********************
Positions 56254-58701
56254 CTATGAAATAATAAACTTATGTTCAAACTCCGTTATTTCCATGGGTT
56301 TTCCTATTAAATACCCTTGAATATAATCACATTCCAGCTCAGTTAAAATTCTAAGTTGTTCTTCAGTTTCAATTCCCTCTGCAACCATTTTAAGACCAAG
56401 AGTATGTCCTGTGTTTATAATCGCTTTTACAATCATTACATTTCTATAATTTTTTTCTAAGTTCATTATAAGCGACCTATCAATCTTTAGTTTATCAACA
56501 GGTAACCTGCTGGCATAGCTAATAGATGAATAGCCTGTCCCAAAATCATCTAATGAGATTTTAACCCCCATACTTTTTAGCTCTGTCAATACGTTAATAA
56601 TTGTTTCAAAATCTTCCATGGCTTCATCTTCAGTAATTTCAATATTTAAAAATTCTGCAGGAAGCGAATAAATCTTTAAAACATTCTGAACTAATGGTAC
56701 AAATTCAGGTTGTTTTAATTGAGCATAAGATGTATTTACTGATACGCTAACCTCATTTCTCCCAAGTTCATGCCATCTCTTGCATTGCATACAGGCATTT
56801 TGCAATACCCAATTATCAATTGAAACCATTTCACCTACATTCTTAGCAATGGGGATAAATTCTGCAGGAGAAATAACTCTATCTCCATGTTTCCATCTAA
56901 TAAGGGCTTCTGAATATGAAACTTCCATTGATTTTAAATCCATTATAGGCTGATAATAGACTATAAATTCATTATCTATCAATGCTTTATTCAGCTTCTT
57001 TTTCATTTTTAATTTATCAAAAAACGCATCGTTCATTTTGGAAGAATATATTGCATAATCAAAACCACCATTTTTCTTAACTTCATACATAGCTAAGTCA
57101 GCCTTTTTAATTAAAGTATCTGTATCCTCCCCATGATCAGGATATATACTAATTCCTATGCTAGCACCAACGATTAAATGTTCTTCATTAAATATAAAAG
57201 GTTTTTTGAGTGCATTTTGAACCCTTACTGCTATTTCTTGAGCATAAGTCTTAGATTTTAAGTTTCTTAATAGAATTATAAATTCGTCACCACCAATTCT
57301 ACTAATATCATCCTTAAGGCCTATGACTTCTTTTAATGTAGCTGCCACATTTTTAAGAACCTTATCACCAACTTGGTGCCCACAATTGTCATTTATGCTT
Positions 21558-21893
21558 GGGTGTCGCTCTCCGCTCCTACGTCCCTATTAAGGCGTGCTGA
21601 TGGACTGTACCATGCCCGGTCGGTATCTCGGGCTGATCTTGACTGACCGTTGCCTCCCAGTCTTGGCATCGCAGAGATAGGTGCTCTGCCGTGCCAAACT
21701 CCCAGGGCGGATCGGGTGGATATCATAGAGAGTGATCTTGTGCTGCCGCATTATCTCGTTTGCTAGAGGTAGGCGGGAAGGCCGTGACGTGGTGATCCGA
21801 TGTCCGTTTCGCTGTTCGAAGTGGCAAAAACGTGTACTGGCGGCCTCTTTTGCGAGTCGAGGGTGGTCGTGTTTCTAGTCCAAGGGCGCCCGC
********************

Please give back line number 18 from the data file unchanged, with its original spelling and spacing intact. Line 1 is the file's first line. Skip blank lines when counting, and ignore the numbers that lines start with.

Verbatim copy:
21801 TGTCCGTTTCGCTGTTCGAAGTGGCAAAAACGTGTACTGGCGGCCTCTTTTGCGAGTCGAGGGTGGTCGTGTTTCTAGTCCAAGGGCGCCCGC